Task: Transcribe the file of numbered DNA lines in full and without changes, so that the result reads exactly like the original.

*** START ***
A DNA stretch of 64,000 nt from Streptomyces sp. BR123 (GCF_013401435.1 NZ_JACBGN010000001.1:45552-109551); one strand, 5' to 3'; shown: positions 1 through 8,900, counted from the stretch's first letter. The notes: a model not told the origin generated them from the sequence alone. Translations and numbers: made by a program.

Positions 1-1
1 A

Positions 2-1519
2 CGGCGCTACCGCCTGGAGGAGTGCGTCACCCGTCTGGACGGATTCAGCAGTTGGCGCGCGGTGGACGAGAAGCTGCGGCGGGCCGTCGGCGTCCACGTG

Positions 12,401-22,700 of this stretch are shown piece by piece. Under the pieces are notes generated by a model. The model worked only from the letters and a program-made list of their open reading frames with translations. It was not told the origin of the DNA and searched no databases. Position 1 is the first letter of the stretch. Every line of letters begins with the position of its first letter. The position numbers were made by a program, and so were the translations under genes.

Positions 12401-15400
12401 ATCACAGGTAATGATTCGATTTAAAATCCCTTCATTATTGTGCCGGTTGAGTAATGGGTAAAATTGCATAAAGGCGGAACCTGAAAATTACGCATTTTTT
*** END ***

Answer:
A DNA stretch of 64,000 nt from Streptomyces sp. BR123 (GCF_013401435.1 NZ_JACBGN010000001.1:45552-109551); one strand, 5' to 3'; shown: positions 1 through 8,900, counted from the stretch's first letter. The notes: a model not told the origin generated them from the sequence alone. Translations and numbers: made by a program.

Positions 1-1
1 A

Positions 2-1519
2 CGGCGCTACCGCCTGGAGGAGTGCGTCACCCGTCTGGACGGATTCAGCAGTTGGCGCGCGGTGGACGAGAAGCTGCGGCGGGCCGTCGGCGTCCACGTG

Positions 12,401-22,700 of this stretch are shown piece by piece. Under the pieces are notes generated by a model. The model worked only from the letters and a program-made list of their open reading frames with translations. It was not told the origin of the DNA and searched no databases. Position 1 is the first letter of the stretch. Every line of letters begins with the position of its first letter. The position numbers were made by a program, and so were the translations under genes.

Positions 12401-15400
12401 ATCACAGGTAATGATTCGATTTAAAATCCCTTCATTATTGTGCCGGTTGAGTAATGGGTAAAATTGCATAAAGGCGGAACCTGAAAATTACGCATTTTTT